US 5372131 A
An improved intratracheal tube for ventilating the lungs of a patient is disclosed. The tube is generally triangular in crossection to facilitate insertion of the tube through the glottis of the patient. In addition, the tube has at least one lumen which is located anterior of the ventilation lumen in the tube.
1. An intratracheal tube for ventilating lungs through a glottis and through the trachea between the vocal cords and the carina, wherein the glottis has a crossectional shape which is substantially shaped as an isosceles triangle having an apex on the anterior, ventral side, comprising:
a ventilation lumen between the ambience and a selected position above the carina:
an inflatable cuff system connected to said ventilation lumen for sealing the annulus between said ventilation lumen and the inside of the trachea when said cuff is inflated;
a lumen located proximal to said ventilation lumen and substantially located on the anterior side of said ventilation lumen through the apex of the triangular shaped glottis to maximize the crossectional area of the interior of said lumen, wherein said lumen has a first end at the ambience and a second end positioned to remove fluid from the trachea above the cuff; and
a sheath for enclosing said ventilation lumen and said lumen proximal to said ventilation lumen, wherein the crossection of said sheath perpendicular to said ventilation lumen is substantially triangular, and wherein the location of said lumen anterior of said ventilation lumen maximizes the crossectional area of the interior of said lumen while minimizing contact between said sheath and the glottis.
2. An intratracheal tube as recited in claim 1, further comprising a suction lumen proximal to said ventilation lumen and having a first end at the ambiance and having a second end for removing fluid from below said cuff.
3. An intratracheal tube as recited in claim 1, further comprising an irrigation lumen proximal to said ventilation lumen and having a first end at the ambience and having a second end above said cuff for injecting a fluid in the trachea above said cuff.
4. An intratracheal tube as recited in claim 1, further comprising a catheter inserted through said lumen located proximal to said ventilation lumen for selectively transporting fluids.
5. An intratracheal tube as recited in claim 1, wherein the corners of the crossectional view of said sheath are rounded for the purpose of minimizing the irritation of the glottis and trachea.
The present invention relates to an improved intratracheal tube which is primarily used to ventilate the lungs of a patient. More particularly, the present invention relates to an intratracheal tube which has an accessory lumen positioned in a substantially anterior position relative to the ventilation lumen.
Intratracheal tubes are inserted in the trachea of a patient to establish an airway for respiratory support of the patient. The trachea is defined as the thin-walled tube of cartilaginous and membraneous tissue which descends from the larynx to the bronchi for the purpose of carrying air to the lungs. At the upper part of the larynx is a space between the vocal cords called the glottis. The glottis is substantially triangular in shape and is covered by an elastic cartilage termed the epiglottis. The epiglottis effectively prevents foreign matter from entering the trachea and lower lung field.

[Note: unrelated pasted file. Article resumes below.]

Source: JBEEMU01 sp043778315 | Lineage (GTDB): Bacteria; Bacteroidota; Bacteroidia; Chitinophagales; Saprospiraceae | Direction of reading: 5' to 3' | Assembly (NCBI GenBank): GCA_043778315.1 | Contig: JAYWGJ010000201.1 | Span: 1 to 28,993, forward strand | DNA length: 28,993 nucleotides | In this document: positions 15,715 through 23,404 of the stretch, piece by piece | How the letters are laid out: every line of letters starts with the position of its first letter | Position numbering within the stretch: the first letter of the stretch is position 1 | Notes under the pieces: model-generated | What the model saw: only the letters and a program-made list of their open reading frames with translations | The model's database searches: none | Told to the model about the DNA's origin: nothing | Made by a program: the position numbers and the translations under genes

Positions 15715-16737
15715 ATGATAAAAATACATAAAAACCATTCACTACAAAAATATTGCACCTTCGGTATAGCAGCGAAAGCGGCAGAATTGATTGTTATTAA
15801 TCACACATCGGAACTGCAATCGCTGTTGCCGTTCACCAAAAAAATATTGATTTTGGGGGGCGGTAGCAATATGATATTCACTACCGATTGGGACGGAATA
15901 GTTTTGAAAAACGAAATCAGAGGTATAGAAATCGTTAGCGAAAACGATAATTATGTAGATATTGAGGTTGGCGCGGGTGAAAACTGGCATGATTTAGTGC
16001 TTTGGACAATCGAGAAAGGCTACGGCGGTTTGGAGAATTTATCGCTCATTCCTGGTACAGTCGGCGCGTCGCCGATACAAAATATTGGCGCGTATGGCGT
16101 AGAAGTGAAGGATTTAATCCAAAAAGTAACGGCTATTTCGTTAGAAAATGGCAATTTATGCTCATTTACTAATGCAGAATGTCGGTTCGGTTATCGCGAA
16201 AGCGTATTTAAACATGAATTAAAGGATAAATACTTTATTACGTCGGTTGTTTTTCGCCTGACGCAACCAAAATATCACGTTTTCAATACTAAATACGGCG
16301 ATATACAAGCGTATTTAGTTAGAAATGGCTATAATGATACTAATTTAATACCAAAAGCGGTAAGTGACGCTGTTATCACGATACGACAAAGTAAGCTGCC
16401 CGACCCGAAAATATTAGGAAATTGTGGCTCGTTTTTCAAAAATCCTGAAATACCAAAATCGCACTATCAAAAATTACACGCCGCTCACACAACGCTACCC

Intratracheal tubes have been developed for installation through the glottis. These intratracheal tubes include a ventilation lumen having an end which terminates inferior to the glottis and superior to the carina. The intratracheal tube further includes an inflatable cuff which makes a leak resistent seal between the outside diameter of the ventilation tube and the inside diameter of the tracheal tube. The cuff is a thin-wall pliable balloon which is inflatable through a pilot line to seal the lower airway from the upper airway. Because of this closure, the lungs can be selectively inflated with a gas such as air which is forced through the ventilation tube to artifically ventilate the lungs.
The installation of devices such as intratracheal tubes can cause several problems for the patient. For example, the patient may lose his ability to effectively cough and swallow. When the tube dislodges the epiglottis from its usual position, the tube obstructs air from flowing through the trachea. This creates a need for an alternative route to remove secretions from the area around the cuff. Foreign substances such as oral secretions will enter the trachea and will collect outside the ventilation lumen in the region above the inflated cuff. As the fluid pressure above the cuff increases the possibility of fluid seepage around the cuff also increases. If this seepage continues to occur, the patient will probably contact nosocomial pneumonia. If the pressure of the cuff is increased above the standard 25 mm Hg in an effort to reduce fluid seepage, this increased cuff pressure will promote the possibility of tracheal necrosis. If the cuff pressure is reduced below 25 mm Hg, tracheal capillary perfusion will occur and the possibility of fluid seepage will increase.
To prevent the accumulation of fluids above the cuff which leads to the problems stated above, suction catheters and Yaunker suction devices are utilized. To insert a catheter, the operator must haphazardly probe until the catheter is inserted through the glottis to the anterior edge of the inflated cuff. This is accomplished by turning ninety degrees in the oro-pharynx, then blindly threading the catheter through the glottis. This process is extremely difficult and creates significant trauma for the patient. Because of the large number of nerve endings, spontaneous gag reflexes such as bronchospasm, cardiac arrhythmias, and increased cranial pressures can occur. All of these problems create a high degree of patient trauma.
Various devices have been developed to remove fluids from the region above the cuff in a manner which reduces trauma to the patient. For example, U.S. Pat. No. 4,584,998 to McGrail shows that lumens can be built into the walls of a generally circular catheter. In U.S. Pat. No. 4,637,389 to Heyden, a catheter can be inserted through a channel after the endotrachael tube is inserted. This approach initially reduces the size of the apparatus that must be inserted into the tracheal tube. A variation on the circular crossectional shape of the tube is illustrated in U.S. Pat. No. 4,840,173 to Porter, which shows a suction tube merged with a ventilation tube which is generally shaped as an oval in crossection. The oval shape is specifically designed to facilitate the insertion of the endotracheal tube into the tracheal tube and to reduce the trauma to the patient.